We are all frail children of dust. The wonder is that God even bothers with us. The fact that he does, and the way that he does, speaks of his eternal wisdom and love. We hardly realize it, but we are a work in progress, of which Christ was the first-fruits. We cannot please God except though faith. And we must walk by faith, and not by sight. Sometimes it comes down to: 'to whom else can we go Lord, for you alone have the words of eternal life.' In my early days of faith, I had many questions, which I used to put to him direct in prayer, crying Abba, Father! Fifty years later, I can look back and see that he never failed me. I still ask him about things, and in one way or another, spiritually discerned answers are always forthcoming. How great is our God And how good it is to know him!
Mike S.
Thank you, Lita. As you noted, a very common question we are often faced with in gospel work. You have answered so thoroughly graciously and ultimately biblically. The point about how a good God must judge sin is very well made. Thank you again for strengthening our thinking in this area.
Robert H.
Thank you for all you do to answer questions in a God
honoring and reasonable fashion.
Lucas W.
Excellent article. Another detail that is not oft thought of is God's mercy in His mode of judgment. Noah preached for many years that God would flood the earth, and none listened...until it began to rain. It was too late to enter the ark, but a merciful God gave time between the first drop from Heaven until the last mountain was covered. This is physical judgment, and we know that our lives here are but a temporary state; a prelude to the eternal. Noah's family was physically saved from the Flood, but God knows how many repented and were saved from eternal judgment.
Dan M.
Every time someone criticizes God for wiping humanity, (accept eight) from the earth, they are saying, "if I were God". Well, you're not God! Furthermore, you lack the perfect love, morality, intelligence, and patience that our God possesses. God would be a moral monster if He just thru up His spiritual hands and said, well, I guess they are just a lost cause and abandoned us to our self-induced suffering? Can you imagine a world without restraint? What a horrible scary thought, (Nazi Germany comes to mind)! And that is another good point. God doesn't cause our suffering, WE DO! Soon God will remove the restrainer and things are going to get worse beyond imagination and many will cry out to God, (no atheists in fox holes). People criticize me when I tell them not everyone is going to heaven. They criticize further when I tell them I don't want everyone there. Why would I want a bunch of God-haters in heaven along with me, (not that God would let them in any way)? We have to put up with it here. Why would I want to put up with it there? Only those who truly love God and want to be with God will be there. I wouldn't let a bunch of murders, haters, rapists, thieves, and drunkards into my home unless they chose to clean up their act first. Why should God? Not that I also wouldn't want everyone to go to heaven, (2Pe 3:9) but hell is a self-induced sentence. It is a personal choice! Heaven is going to be a glorious place for those of us who love God!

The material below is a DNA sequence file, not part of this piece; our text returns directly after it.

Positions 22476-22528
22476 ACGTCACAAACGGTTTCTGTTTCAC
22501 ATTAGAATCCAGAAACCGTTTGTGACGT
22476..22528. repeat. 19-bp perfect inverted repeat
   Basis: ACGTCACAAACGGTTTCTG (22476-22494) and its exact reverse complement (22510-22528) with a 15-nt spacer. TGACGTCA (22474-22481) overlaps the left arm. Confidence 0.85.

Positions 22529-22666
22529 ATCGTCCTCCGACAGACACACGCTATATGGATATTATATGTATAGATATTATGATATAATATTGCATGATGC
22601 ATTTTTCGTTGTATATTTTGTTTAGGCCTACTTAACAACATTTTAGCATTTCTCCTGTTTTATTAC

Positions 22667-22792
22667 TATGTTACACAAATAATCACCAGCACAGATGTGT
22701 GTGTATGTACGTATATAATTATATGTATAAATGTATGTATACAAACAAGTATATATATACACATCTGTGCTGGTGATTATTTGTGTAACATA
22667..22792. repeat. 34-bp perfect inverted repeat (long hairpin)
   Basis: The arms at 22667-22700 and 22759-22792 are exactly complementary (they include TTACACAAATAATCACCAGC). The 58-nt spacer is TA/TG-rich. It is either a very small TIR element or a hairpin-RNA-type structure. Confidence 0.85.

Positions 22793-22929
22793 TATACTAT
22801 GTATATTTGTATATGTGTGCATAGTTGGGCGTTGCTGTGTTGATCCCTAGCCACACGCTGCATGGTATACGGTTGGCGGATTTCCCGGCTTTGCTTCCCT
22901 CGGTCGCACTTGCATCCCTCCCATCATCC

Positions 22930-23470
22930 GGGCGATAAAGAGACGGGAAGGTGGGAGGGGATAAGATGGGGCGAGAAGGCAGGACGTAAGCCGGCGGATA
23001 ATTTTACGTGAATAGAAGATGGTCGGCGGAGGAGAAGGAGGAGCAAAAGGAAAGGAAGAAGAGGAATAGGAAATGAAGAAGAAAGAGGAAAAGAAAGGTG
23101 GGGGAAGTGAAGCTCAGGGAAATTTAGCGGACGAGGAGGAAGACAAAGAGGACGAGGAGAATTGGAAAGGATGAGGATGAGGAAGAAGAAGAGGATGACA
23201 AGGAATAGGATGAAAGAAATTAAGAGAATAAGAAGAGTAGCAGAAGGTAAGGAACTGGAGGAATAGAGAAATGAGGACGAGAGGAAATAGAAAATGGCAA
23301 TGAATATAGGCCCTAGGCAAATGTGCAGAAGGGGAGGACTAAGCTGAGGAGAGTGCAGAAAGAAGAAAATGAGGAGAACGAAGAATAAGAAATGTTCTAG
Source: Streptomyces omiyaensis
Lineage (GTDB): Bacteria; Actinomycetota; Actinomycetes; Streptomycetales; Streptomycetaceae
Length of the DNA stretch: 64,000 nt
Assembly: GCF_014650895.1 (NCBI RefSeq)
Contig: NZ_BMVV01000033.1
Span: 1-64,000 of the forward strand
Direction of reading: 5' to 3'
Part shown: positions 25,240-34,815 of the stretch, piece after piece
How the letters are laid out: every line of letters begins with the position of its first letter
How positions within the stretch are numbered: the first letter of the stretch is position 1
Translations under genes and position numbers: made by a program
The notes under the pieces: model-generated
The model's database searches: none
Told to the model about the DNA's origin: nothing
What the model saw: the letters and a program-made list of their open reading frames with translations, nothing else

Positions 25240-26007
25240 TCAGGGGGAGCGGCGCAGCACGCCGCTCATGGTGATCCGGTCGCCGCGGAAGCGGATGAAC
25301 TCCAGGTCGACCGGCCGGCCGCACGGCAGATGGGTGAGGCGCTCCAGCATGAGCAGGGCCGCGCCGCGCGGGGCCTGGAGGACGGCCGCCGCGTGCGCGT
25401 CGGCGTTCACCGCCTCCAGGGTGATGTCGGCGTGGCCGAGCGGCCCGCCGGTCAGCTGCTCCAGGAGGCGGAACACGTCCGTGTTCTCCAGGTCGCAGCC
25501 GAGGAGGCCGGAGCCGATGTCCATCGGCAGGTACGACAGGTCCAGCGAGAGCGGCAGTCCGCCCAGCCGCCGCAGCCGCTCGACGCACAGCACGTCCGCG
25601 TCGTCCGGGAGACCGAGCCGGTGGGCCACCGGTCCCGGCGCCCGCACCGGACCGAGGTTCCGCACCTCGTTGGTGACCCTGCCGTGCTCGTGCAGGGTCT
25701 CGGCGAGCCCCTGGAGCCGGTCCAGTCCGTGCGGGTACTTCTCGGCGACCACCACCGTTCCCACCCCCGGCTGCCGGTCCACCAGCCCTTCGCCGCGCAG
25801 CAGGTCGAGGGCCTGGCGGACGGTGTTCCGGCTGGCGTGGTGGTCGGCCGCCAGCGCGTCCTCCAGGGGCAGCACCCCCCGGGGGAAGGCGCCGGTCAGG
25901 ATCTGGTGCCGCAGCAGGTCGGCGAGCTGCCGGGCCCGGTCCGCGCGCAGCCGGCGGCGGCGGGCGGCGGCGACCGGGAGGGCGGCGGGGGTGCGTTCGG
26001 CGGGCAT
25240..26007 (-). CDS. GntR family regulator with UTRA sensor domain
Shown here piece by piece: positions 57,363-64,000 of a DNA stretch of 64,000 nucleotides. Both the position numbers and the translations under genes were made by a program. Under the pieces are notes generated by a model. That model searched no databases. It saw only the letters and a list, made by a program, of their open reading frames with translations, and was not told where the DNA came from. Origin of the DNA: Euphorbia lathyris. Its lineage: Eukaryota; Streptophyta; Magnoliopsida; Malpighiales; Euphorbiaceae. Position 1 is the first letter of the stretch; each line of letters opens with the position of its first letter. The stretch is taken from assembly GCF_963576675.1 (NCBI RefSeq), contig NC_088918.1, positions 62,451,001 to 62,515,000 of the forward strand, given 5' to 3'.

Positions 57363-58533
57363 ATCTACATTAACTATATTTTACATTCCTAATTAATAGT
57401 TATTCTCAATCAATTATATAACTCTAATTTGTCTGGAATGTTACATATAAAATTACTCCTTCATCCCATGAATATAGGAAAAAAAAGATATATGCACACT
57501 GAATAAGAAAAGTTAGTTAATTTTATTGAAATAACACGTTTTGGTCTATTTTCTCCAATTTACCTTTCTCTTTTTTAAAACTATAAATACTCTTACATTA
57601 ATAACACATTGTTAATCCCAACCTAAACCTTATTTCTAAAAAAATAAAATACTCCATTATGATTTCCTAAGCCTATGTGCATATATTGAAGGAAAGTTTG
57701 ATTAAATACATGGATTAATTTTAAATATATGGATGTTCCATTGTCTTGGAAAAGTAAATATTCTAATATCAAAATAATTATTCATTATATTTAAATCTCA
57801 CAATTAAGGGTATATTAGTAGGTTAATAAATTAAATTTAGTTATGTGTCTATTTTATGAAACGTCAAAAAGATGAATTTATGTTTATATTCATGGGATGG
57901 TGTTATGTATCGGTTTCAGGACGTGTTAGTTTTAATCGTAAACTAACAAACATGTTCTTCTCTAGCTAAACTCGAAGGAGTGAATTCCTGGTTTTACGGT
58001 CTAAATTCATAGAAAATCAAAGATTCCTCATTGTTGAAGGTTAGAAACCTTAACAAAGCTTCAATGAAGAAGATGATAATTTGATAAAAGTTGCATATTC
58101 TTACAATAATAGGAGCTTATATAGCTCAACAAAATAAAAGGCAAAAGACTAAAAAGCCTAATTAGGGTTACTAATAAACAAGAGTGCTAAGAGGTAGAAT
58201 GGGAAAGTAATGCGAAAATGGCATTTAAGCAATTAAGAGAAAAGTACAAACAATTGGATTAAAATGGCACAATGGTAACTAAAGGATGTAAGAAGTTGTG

Chuck R.
"A good god wouldn't..." is simply a version of the original sin in the Garden when Adam decided he knew better.
Tom T.
Well explained Lita. When the Beatles sang of how "all you need is love" they forgot about the other of side of the coin (so to speak) - God's holiness!
Alan B.
Excellent reply Lita
Dan B.
Lita, Hello and thank you for this wonderful answer. I would like to add that God is love and all He does originates in love. But, since we cannot understand God, neither can we understand perfect love. I believe all the questions starting with "How could a loving God do or allow..." originate in our misunderstanding of the very concept of love. The only answer to this, as far as I can see is faith. By faith I accept that God loves the world and that the decisions He takes are the best ones, even if in my narrow vision they do not seem to be so. Be richly blessed in Christ, Dan
Yvonne R.
Praise to GOD - GOD created so HE is at liberty to remove in HIS righteousness those who are sinning. As a non Christian I was not inclined to go the way of the world but due to being naive I could not discern so I was influenced by the self interest of those I knew. Having sought to know JESUS at the age of twelve years but not committed due to immaturity, GOD protected me so no one succeeded in their attempt to deny me my virginity. Now I am a Christian I look back with horror at the way I was in my Naivity. Ever grateful and thankful to GOD that by who HE is within me, I will never return to the life I knew prior to being a Christian. The light of the LORD JESUS makes for an extraordinary difference to the darkness. The darkness was a time of insecurity, immaturity, lack of discernment, making wrong decisions. Thank you LORD JESUS always.
Philip P.
A very good response Lita and one we can all endorse when you put it so clearly. Thanks
Phil P
King T.
The unbeliever simply runs into a brick wall when accusing God of being a mass murderer, genocidal, infanticidal and so on. On the hand they freely judge God by their own low moral standards, all the while neglecting to even mention their own sins or that of the people whom God JUSTLY terminated. Furthermore, I've had quite a few of them say that there is no such thing as sin and because God doesn't exist they don't care about the charges the bible makes against them. But then they still go on to berate the God of the bible for His monstrous acts and condoning slavery and polygyny....thereby negating their belief that there is no such thing as sin!